JOURNAL ARTICLE

Prediction of impending hemorrhagic transformation in ischemic stroke using magnetic resonance imaging in rats

R A Knight, P B Barker, S C Fagan, Y Li, M A Jacobs, K M Welch
Stroke; a Journal of Cerebral Circulation 1998, 29 (1): 144-51
9445344

BACKGROUND AND PURPOSE: Hemorrhagic transformation (HT) of ischemic brain tissue may occur in stroke patients either spontaneously or after thrombolysis. A method to assess the risk of HT in ischemic tissue after stroke would improve the safety of thrombolytic therapy. As a means of predicting HT, we investigated the role of contrast-enhanced MRI at acute time points in a rat middle cerebral artery occlusion model with reperfusion.

METHODS: Intraluminal suture occlusion of the middle cerebral artery was used to produce transient ischemia in male Wistar rats (n=11). Reperfusion was performed by withdrawal of the occluding filament after 2 (n=4), 3 (n=6), or 4 (n=1) hours. MRI studies were performed before and after reperfusion with the use of conventional T1-weighted imaging, with and without gadolinium (Gd-DTPA) contrast agent, and T2-weighted imaging. Follow-up MRI and histological studies were obtained at 24 hours.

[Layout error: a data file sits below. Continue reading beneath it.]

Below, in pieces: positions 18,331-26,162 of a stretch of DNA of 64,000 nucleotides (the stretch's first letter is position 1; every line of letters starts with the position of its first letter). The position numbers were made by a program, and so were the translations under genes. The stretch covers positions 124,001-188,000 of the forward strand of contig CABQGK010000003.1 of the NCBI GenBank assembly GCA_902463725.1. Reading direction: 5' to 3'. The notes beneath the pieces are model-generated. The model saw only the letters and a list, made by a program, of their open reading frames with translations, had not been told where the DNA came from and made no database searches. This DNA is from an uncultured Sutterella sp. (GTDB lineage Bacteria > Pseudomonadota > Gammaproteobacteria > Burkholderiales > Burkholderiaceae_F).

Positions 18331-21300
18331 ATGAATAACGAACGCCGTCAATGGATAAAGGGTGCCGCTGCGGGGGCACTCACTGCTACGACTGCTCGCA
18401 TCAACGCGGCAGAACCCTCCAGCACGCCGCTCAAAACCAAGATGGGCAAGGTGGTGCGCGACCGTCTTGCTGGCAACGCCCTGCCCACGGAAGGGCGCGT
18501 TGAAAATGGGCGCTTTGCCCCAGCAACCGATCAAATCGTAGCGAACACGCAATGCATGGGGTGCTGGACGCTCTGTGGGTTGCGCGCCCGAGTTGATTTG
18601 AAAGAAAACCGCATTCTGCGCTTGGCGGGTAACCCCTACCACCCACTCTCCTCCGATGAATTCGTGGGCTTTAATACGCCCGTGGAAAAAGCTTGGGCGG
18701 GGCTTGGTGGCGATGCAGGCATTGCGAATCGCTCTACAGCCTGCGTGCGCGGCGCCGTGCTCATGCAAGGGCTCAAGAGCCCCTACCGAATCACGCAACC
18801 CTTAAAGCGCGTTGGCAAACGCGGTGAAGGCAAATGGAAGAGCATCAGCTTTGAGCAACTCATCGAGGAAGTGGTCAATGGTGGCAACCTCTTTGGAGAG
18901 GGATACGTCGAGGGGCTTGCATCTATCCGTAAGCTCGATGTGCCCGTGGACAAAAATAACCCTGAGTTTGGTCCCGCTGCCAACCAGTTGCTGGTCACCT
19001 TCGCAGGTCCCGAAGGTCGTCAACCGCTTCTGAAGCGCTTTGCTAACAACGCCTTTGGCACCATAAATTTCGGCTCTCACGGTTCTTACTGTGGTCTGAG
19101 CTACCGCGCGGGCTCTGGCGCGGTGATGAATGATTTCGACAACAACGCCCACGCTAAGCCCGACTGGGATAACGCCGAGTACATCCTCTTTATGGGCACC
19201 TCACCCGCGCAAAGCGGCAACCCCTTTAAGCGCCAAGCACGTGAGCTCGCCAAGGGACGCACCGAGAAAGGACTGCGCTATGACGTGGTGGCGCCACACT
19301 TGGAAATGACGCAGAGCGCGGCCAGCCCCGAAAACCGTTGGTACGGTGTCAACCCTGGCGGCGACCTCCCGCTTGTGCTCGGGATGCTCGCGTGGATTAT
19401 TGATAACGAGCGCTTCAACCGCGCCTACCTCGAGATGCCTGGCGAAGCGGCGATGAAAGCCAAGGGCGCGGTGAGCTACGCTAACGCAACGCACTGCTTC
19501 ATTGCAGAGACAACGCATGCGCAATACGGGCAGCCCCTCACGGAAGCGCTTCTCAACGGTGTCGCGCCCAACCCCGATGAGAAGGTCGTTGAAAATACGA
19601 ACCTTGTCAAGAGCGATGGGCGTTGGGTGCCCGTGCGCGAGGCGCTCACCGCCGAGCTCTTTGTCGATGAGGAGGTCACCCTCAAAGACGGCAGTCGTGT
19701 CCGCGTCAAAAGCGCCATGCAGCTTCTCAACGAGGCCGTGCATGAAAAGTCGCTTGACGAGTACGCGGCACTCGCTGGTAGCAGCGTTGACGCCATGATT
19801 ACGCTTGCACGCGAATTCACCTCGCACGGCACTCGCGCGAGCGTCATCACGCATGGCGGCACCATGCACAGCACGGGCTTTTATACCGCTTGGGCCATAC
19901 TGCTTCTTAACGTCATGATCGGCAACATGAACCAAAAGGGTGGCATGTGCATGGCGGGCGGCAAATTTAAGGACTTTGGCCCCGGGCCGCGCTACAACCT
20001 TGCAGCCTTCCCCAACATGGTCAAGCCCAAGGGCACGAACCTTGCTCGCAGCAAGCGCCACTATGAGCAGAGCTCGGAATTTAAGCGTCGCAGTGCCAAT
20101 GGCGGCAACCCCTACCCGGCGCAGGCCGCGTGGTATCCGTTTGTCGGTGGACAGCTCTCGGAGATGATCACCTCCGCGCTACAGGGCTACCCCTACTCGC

RESULTS: Petechial hemorrhage occurred by 24 hours in 9 of 11 animals. All animals showed brain swelling and cellular death throughout the ischemic region at 24 hours. A hyperintense region in the preoptic area became visible after Gd-DTPA injection within minutes after reperfusion in animals with subsequent HT. All animals showing acute Gd-DTPA enhancement subsequently developed petechial hemorrhage (or died) by 24 hours. In these animals, statistically significant differences in signal intensity (P=.0005) between the ipsilateral enhancing region and a homologous contralateral region were detected on post-Gd-DTPA T1-weighted imaging. There was also a statistically significant correlation (P=.01) between the rate of Gd-DTPA uptake and the size of the enhancing area. Two animals did not enhance with Gd-DTPA and did not exhibit hemorrhage on histological examination or MRI at 24 hours. No abnormalities were seen on precontrast T1-weighted images before and shortly after reperfusion or postcontrast T1-weighted images before reperfusion.

CONCLUSIONS: The primary finding of this study was the detection of early Gd-DTPA parenchymal enhancement in 82% of the animals after reperfusion. Enhancement was seen before any detectable hemorrhage, suggesting that early endothelial ischemic damage occurs before gross brain infarction and hemorrhage. Thus, we suggest that acute Gd-DTPA enhancement may provide an early prediction of petechial hemorrhage.

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